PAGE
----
« Reply #1 on: October 27, 2013, 12:15:59 AM »
Much of what is bantied about called avoidance, is actually deferral.

Two such deferral situations:

--Completed contract method for taxes, percent complete for income and profit recognition.

--Foreign source profits not taxed until remitted to US.
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Offline Oceander

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Re: Largest US companies paying no taxes?
« Reply #2 on: October 27, 2013, 12:49:40 PM »
Much of what is bantied about called avoidance, is actually deferral.

Two such deferral situations:

--Completed contract method for taxes, percent complete for income and profit recognition.

--Foreign source profits not taxed until remitted to US.

And much of that is also thrown out there and impeached as some sort of tax evasion, some sort of illicit use of unintended loop-holes, when it's nothing more than standard, competent use of the tax rules Congress intentionally wrote into the tax code.

Online truth_seeker

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Re: Largest US companies paying no taxes?
« Reply #3 on: October 27, 2013, 02:05:19 PM »
And much of that is also thrown out there and impeached as some sort of tax evasion, some sort of illicit use of unintended loop-holes, when it's nothing more than standard, competent use of the tax rules Congress intentionally wrote into the tax code.

Deferring tax on unremitted foreign earnings was probably once enacted, to stimulate US companies to invest and become active internationally.

But much of the regulatory business is never "sunsetted." It becomes a permanent, "entitlement" to the benefits of a ton of money dumped into K-Street, and probably onward into the chambers of the US legislature.

Wall Street, and K Street accountants and lawyers can arrange things, such that a person comes into wealth.

Think Dick Cheney and his stint at Halliburton. I assure you he brought zero industry specific experience to the job. He was a crony-capitalist rainmaker, and nothing more.

And I say that, liking him.
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Offline AbaraXas

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Re: Largest US companies paying no taxes?
« Reply #4 on: October 27, 2013, 02:06:45 PM »
And much of that is also thrown out there and impeached as some sort of tax evasion, some sort of illicit use of unintended loop-holes, when it's nothing more than standard, competent use of the tax rules Congress intentionally wrote into the tax code.

Absolutely.
We can't in one sentence decry the government's massive over-reach into business through regulation and taxes and in the next sentence, complain that businesses do everything in their power through legal means to avoid them.
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Offline Oceander

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Re: Largest US companies paying no taxes?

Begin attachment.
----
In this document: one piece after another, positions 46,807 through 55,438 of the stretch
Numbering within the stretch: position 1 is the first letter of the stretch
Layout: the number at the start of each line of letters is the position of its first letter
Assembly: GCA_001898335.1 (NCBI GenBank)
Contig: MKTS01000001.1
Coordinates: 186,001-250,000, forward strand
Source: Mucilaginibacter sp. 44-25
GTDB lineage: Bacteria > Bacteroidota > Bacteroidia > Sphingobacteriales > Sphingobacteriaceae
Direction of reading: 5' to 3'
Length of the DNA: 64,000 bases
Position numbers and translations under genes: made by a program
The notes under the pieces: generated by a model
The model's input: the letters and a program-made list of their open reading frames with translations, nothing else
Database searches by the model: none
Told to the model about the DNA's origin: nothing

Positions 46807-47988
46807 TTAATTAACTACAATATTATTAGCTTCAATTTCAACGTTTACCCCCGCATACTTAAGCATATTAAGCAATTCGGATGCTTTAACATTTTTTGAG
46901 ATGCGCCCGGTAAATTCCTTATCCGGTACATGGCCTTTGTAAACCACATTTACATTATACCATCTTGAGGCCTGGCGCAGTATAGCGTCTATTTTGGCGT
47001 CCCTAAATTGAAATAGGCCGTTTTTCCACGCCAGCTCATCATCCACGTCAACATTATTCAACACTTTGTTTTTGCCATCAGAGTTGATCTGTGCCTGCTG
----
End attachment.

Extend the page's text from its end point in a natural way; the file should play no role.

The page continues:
« Reply #5 on: November 01, 2013, 11:16:53 PM »
Deferring tax on unremitted foreign earnings was probably once enacted, to stimulate US companies to invest and become active internationally.

But much of the regulatory business is never "sunsetted." It becomes a permanent, "entitlement" to the benefits of a ton of money dumped into K-Street, and probably onward into the chambers of the US legislature.

Wall Street, and K Street accountants and lawyers can arrange things, such that a person comes into wealth.

Think Dick Cheney and his stint at Halliburton. I assure you he brought zero industry specific experience to the job. He was a crony-capitalist rainmaker, and nothing more.

And I say that, liking him.

That is, indeed, the other side of the coin.  However, much of the international tax provisions were enacted not to promote a rational, economically sound tax policy, but were enacted piecemeal in response to perceived "abuses" that really weren't.  If a US taxpayer is not taxable on the earnings of the corporations in which it owns stock until those earnings are distributed as a dividend, then there is no rational reason why that treatment should change simply because the corporation is a foreign corporation earning income in a foreign country.  And the result becomes even more perversely irrational when you put something like the CFC/subpart F rules into place.  Far from allowing companies to defer tax on foreign-earned income, the CFC/subpart F regime could just as easily have been aimed at forcing (or, as the government likes to think of it, "encouraging") companies to make their business investments in the US by allowing them to defer the second-level dividends tax on their investments in their nonconsolidated subsidiaries until those earnings are actually distributed while penalizing them for making their business investments through nonconsolidated foreign subsidiaries by extracting wealth from those companies in the form of taxes before they actually possess the cash necessary to fund those taxes.